Coming Back From Camp

Parents, has your student recently gone to camp? Are they about to go? Here are some helpful tips to try and connect with what God has been doing, or will do in your student’s heart while they are at camp:

Be Present

THIS IS IMPORTANT: If at all possible, Dad’s take your sons out, Mom’s take your daughters out. Buy them ice cream and make the time all about them. Tell them how much you have missed them and that you CAN’T WAIT to hear how camp was. Be attentive, don’t look at your phone, treat them with authentic love and respect. Display to them that you believe God can do great things in their life and what God did at camp can serve as a catalyst for that – really believe that. Even if they had a somewhat mediocre time out at camp, that will speak volumes of love to them.

You make time for what is most important to you, and if you make time for your student, they will know they are important to you. I wish I could crawl through your computer screen and beg you to do this – please, please do this.

Here are some questions you could use to start the conversation:

1. What was the funnest thing you did?

This could be something as simple as being launched off of the blob or shoving a whip cream pie in their leader’s face. Don’t be disappointed if the first thing they want to talk about was something silly – “silly” times when you are young often equate to deeper relationships being formed with others, which is vital for a vibrant faith. 

2. Who did you build the strongest relationship with? Who did you feel closest with by the end?

Camp is an incredible time for relationships with other campers or camp leaders to grow. Who your student connects with relationally will have a tremendous influence on their spiritual formation – so it would be really helpful for you to know who those people are.

3. What’s one new thing you learned about Jesus?

Campers are hearing a high concentration of Bible teaching (hopefully) at any camp you send them to. Asking them to talk with you about what they learned will help them solidify what they learned, and also help you learn where God is growing and challenging your student. 

4. What is one area you feel like God is wanting to grow you in?

I have been helping lead a cabin over the past week, and it has been remarkably encouraging to hear how God has been challenging these students. Make the best use of a time where your student’s heart will be open towards the Lord’s prompting. Be gracious, but be honest with them.

Be Open

Your student may want to confess sin they have been hiding from you. They may want to tell you that they don’t think they were actually a Christian before the week at camp. They may tell you that they think they want to serve in ministry now. They may tell you all sorts of crazy things, maybe good, maybe bad. How you respond to these kind of conversations reveals to them what you believe about the God, and what you believe about them. These times are rare, and therefore very important.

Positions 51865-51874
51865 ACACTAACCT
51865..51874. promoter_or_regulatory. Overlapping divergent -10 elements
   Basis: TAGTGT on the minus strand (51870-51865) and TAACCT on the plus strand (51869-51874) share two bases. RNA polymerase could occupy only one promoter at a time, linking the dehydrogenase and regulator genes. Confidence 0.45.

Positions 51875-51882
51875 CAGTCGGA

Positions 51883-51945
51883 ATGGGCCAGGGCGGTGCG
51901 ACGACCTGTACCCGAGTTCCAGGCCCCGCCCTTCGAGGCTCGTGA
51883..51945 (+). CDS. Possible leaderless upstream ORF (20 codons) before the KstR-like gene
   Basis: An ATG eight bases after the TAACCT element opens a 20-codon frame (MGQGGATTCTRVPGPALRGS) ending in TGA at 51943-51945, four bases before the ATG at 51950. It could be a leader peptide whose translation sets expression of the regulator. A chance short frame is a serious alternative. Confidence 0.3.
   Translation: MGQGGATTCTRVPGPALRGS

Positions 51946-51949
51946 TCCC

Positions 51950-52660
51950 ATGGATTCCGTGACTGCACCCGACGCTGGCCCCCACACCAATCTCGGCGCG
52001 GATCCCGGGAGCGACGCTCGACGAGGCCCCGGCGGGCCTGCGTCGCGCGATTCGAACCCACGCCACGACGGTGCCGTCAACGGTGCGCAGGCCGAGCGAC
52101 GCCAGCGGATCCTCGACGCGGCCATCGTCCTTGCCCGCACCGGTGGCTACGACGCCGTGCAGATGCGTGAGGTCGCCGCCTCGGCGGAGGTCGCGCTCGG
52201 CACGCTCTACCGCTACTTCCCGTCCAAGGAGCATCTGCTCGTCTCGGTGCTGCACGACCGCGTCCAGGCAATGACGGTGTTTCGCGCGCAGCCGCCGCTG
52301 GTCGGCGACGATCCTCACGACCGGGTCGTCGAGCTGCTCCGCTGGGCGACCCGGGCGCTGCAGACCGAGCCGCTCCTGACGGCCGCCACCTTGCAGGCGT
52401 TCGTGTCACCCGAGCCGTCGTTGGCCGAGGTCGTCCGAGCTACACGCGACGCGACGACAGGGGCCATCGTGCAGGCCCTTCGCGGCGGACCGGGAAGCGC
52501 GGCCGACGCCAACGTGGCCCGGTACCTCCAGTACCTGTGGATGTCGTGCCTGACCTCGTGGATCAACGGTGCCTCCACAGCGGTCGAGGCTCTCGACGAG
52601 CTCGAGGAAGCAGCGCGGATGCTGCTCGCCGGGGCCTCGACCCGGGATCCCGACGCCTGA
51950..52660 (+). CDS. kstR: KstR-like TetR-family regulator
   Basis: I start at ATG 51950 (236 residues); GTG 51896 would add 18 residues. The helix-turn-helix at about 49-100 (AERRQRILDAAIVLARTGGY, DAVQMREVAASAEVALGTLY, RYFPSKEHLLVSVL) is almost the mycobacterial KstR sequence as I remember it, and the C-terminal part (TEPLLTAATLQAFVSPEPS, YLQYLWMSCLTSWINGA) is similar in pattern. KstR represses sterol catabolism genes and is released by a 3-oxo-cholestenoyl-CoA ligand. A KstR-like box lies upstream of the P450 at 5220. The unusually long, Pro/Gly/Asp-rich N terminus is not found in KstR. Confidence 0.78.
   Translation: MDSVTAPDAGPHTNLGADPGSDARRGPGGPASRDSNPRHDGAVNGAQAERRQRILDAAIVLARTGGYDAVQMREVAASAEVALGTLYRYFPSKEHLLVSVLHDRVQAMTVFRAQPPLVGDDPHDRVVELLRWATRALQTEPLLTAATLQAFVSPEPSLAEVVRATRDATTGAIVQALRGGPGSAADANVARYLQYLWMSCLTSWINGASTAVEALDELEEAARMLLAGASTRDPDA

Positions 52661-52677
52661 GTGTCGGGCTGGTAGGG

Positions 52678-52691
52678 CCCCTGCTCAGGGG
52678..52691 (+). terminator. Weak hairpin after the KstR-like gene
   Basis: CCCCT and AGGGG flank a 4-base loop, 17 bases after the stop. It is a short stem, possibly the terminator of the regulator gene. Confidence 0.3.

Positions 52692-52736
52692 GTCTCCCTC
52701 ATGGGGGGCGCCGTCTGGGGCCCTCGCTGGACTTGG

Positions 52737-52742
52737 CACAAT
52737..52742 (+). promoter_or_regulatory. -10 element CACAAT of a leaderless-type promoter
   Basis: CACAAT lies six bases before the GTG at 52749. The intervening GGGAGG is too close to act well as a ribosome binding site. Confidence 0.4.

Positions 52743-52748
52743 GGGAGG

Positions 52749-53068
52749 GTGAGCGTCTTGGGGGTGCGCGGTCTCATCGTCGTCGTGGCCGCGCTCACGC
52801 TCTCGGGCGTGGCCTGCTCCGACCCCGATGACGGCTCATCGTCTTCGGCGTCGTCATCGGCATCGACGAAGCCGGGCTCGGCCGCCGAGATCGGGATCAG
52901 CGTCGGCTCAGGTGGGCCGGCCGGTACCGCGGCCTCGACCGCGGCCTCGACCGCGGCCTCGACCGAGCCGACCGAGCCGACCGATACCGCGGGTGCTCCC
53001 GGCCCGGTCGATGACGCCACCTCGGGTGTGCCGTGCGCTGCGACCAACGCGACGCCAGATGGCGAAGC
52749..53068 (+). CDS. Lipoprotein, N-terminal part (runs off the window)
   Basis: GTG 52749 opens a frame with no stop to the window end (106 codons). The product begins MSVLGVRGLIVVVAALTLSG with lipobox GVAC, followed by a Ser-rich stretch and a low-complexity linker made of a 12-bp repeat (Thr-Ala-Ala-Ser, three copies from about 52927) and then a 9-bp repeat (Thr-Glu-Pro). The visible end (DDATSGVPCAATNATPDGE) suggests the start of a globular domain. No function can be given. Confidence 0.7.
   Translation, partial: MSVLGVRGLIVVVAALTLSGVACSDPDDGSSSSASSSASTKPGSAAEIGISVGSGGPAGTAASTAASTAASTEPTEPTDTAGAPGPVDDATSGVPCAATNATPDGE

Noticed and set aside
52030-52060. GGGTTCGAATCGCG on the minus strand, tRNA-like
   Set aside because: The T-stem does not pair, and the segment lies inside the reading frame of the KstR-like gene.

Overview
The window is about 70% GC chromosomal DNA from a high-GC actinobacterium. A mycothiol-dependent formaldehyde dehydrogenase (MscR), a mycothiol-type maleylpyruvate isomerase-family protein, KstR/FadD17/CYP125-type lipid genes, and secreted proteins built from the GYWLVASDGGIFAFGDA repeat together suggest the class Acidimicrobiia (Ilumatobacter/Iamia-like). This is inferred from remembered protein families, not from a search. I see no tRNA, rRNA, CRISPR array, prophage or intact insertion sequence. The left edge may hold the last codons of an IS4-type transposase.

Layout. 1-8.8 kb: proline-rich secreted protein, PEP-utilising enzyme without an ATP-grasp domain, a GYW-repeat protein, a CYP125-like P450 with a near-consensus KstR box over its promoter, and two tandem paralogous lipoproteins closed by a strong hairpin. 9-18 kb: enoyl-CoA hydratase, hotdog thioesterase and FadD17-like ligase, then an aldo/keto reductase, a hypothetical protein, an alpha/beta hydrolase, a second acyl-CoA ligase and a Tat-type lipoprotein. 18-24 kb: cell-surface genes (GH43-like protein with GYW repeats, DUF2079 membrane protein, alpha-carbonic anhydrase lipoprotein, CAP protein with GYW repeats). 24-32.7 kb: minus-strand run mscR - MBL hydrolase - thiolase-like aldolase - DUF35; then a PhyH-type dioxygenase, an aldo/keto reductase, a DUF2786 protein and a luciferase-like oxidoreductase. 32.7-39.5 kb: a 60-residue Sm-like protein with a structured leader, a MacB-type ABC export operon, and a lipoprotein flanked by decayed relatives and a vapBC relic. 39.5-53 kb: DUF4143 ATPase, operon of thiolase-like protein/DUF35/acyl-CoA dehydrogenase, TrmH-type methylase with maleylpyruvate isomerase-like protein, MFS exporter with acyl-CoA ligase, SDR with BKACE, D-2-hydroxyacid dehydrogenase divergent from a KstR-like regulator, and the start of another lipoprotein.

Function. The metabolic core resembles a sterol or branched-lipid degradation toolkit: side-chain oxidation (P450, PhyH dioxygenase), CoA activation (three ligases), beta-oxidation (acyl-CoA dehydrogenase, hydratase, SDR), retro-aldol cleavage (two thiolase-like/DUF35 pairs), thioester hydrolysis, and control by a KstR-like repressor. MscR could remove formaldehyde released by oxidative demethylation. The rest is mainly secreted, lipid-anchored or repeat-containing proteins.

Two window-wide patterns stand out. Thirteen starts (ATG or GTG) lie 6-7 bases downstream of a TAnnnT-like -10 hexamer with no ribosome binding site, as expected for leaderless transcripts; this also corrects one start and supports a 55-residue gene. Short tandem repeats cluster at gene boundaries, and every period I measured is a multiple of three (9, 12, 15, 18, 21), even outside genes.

How you respond to these kind of conversations reveals to them what you believe about the God, and what you believe about them.

We all know that camp often produces that “camp high”, where there is a burst of emotion and passion, and our student may say some stuff, fueled by that emotion, that we are skeptical of. But don’t burst their bubble. Don’t squash their new found love for the Lord out of them with rolling our eyes, sarcastic snickers, or recalling past sins. Let’s not remind them that last week they said they wanted to be a lawyer or doctor, so being a missionary is probably just another fad they will cycle through. Let’s not remind them that they should probably try and focus on keeping their room clean before trying to be more evangelistic at school.

Look, I know that campers get an emotional burst from camp that can often fizzle out after a few weeks. But why can that not be used by the Lord? Why is that suddenly “not legit”? Wouldn’t it seem wiser to utilize a time when your student’s heart is soft to the Lord? Wouldn’t it be better to pray with them, encourage them, challenge them, tell them how proud you are of them for submitting to Christ? Parents, cultivate an atmosphere of grace – be honest, but be slow to be critical. Maybe what happened at camp was just a burst of emotions. Or maybe it was the Spirit of God leading your student to actually give their lives to become a missionary, or finally confess their porn addiction, or tell you they have been cutting themselves, or make a genuine step forward in obedience.

Don’t miss this opportunity. 

Speak with your students, pray with them, pray for them, give them wisdom, believe the best, encourage steps of obedience taken, follow up with them weeks out – do everything you can to help point your student towards seeing Jesus as sweeter and better than anything else in life.

I am praying for you and your students, that God may give you words, and lead you and your students into further steps of obedience to Him, for His name’s sake. 

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